She was instrumental in leading a campaign to raise £21m to create a new purpose-built hospice facility in Glasgow’s Bellahouston Park in 2016.
But her career started in a chip shop in East Kilbride, having shunned a future in banking, which she said set her up with good people skills.
She eventually went into nursing and trained at the Victoria Infirmary in Glasgow, embarking on a career looking after people at the end of their lives.
Mrs Baillie said she was driven to become a palliative care nurse after a period nursing in Canada.
She said: “I was working in communities, which has always been my passion, and there was absolutely a lack of palliative care there at all.
“When I came back home, I had a real passion to come back into that area of work, and that’s where my love for palliative care started, because it was really sad for me over there to see people dying without dignity.
“So that’s what made me want to make a difference and I have absolutely loved every minute of it.
“I’m going to be accepting this award on behalf of my team.
“You’re only as good as the team you are working with. Everything we have built up has been together.”
Big-hearted hairdresser honoured for helping women with cancer
Jill Lauder, 53, from Grangemouth, said the medal came as a complete surprise and she has no idea who nominated her.
She opened her salon Lady J’s in the town in 2011 and started hosting the free pamper sessions three years later after she helped friends who had cancer with their wigs.
She told the PA news agency: “I still would like to know who put me forward for it.
“I don’t feel worthy. It’s just something I do. I don’t get all that starry-eyed way or think, ‘How amazing is that?’
“I live my life to the rule: if you can do it, do it. I never look for anything back. I never want anything back.
“How I feel when I help someone… my heart feels 20 foot tall. To me, you can’t buy that.
“Nothing in the world can give me that feeling and I always think, ‘I was born to do this because of how good it makes me feel’.”
Mrs Lauder, who won the Scotswoman of the Year award in 2019 and was named MacMillan volunteer of the year in 2012, said “teamwork” is to thank for her salon’s achievements.
She said: “It’s not just me. I’m a normal woman. I’ve been a single parent all my days. I’ve worked in cleaning jobs, I’ve worked my fingers to the bone.
“I went about in a bike that couldn’t turn corners that took all the soles off my shoes to get from one cleaning job to another cleaning job.
“I never forget where I came from.
“For me, it’s a great honour. If you’d said to me 20 years ago, ‘Jill, you’re going to end up with this’, I’d have said, ‘Well, what for?’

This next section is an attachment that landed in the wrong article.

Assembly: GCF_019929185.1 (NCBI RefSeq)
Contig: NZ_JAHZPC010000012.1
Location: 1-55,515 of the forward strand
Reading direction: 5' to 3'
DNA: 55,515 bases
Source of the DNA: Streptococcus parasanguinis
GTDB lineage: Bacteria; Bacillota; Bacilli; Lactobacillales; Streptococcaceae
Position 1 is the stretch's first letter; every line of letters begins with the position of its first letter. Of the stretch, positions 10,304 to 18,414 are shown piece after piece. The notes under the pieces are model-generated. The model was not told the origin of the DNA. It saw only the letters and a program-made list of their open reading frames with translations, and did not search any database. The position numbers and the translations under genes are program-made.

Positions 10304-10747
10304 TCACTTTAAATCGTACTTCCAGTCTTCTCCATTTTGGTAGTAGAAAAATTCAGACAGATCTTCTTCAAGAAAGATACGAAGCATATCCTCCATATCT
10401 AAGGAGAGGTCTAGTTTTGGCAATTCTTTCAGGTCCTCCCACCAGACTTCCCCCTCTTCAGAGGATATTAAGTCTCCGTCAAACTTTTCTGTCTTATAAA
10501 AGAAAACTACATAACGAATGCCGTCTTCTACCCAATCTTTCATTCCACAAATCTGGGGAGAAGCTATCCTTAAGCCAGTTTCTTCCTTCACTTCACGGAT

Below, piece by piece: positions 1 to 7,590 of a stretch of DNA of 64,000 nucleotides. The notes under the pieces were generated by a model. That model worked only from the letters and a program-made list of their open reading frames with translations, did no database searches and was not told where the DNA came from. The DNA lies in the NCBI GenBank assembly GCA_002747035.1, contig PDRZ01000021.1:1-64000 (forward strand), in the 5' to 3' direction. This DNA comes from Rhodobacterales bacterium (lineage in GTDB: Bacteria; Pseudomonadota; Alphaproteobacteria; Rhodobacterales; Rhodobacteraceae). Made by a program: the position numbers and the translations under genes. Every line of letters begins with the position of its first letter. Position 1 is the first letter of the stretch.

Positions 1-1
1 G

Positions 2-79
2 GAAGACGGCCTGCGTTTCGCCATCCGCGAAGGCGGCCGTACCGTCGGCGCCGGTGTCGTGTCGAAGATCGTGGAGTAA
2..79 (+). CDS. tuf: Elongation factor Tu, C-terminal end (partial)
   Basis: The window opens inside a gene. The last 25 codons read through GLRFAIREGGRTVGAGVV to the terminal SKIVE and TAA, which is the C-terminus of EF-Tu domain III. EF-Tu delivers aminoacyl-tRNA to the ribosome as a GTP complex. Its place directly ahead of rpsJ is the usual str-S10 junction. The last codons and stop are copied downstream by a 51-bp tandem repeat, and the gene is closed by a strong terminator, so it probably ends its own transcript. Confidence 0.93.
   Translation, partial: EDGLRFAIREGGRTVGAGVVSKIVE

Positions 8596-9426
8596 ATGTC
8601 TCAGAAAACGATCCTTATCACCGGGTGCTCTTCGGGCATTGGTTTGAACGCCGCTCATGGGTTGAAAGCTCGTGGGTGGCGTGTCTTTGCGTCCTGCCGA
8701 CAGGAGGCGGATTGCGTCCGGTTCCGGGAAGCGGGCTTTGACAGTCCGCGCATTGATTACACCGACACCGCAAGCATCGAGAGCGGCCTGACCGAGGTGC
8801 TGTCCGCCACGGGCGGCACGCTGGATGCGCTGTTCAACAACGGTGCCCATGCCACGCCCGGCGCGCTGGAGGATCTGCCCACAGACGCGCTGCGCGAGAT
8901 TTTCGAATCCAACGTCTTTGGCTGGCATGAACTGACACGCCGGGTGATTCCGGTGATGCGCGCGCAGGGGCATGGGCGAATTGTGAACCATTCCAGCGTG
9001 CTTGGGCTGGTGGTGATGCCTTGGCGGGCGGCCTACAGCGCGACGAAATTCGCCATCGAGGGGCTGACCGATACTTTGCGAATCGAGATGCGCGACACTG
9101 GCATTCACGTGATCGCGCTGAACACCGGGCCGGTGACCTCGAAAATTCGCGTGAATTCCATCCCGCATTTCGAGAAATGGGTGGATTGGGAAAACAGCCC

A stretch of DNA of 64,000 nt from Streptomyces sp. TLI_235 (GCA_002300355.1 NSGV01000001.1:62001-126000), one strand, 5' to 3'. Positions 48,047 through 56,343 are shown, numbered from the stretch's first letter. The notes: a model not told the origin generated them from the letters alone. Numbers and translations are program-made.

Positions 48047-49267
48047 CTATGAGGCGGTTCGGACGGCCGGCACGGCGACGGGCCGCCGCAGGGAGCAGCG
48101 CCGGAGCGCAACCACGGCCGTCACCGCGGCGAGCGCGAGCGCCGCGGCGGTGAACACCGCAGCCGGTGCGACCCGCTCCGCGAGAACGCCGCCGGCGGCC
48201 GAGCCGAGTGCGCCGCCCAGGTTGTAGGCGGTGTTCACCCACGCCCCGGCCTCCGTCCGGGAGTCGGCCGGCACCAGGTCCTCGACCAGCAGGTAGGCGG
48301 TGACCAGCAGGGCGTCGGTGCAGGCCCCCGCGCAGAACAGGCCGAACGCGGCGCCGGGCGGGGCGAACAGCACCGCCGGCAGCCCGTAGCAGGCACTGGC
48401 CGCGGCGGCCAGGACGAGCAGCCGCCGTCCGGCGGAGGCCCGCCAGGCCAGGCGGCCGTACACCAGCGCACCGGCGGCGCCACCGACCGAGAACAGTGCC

“Maybe one day I will be able to tell the grandkids about it.”
Sepsis campaigner who had double hand transplant awarded MBE
A pioneering campaigner who almost died after contracting sepsis a decade ago has been made an MBE in the King’s Birthday Honours.
Corinne Hutton, 53, is recognised for the years of work she has spent raising awareness of sepsis and amputees.
Dr Hutton nearly died in 2013 after suffering acute pneumonia and sepsis, and as a result she had to have both her hands and legs below the knee amputated.
Six years later in 2019, Dr Hutton became the first person in Scotland to receive a double hand transplant, and in the same year she was named Scotswoman of the Year.
Dr Hutton also received an honorary degree from the Open University in 2019.
She set up the charity Finding Your Feet, based in Paisley, in 2014 to raise awareness of the issues she had faced.
She has since became a well-known motivational speaker, and has broken records such as for walking a mile on prosthetic limbs.
On receiving the news she was to receive a royal honour, Dr Hutton told the PA news agency: “It was completely out of the blue.
“When I read the letter and double read it, it took a wee second for it to sink in.
“I’m very flattered, I couldn’t help but get that wee warm glow.
“I’m only one of a team, but I’m very grateful, very thankful and I think we will use it to make sure it does the charity some good.
“You don’t do this for awards, you don’t get up in the morning thinking: ‘I’m going to be inspiring.’
“It’s nice to get that wee pat on the back but it’s so much nicer that it’s for the team, it’s for all of us and the work that we do.
“It must be laughable to them because they all work harder than me.”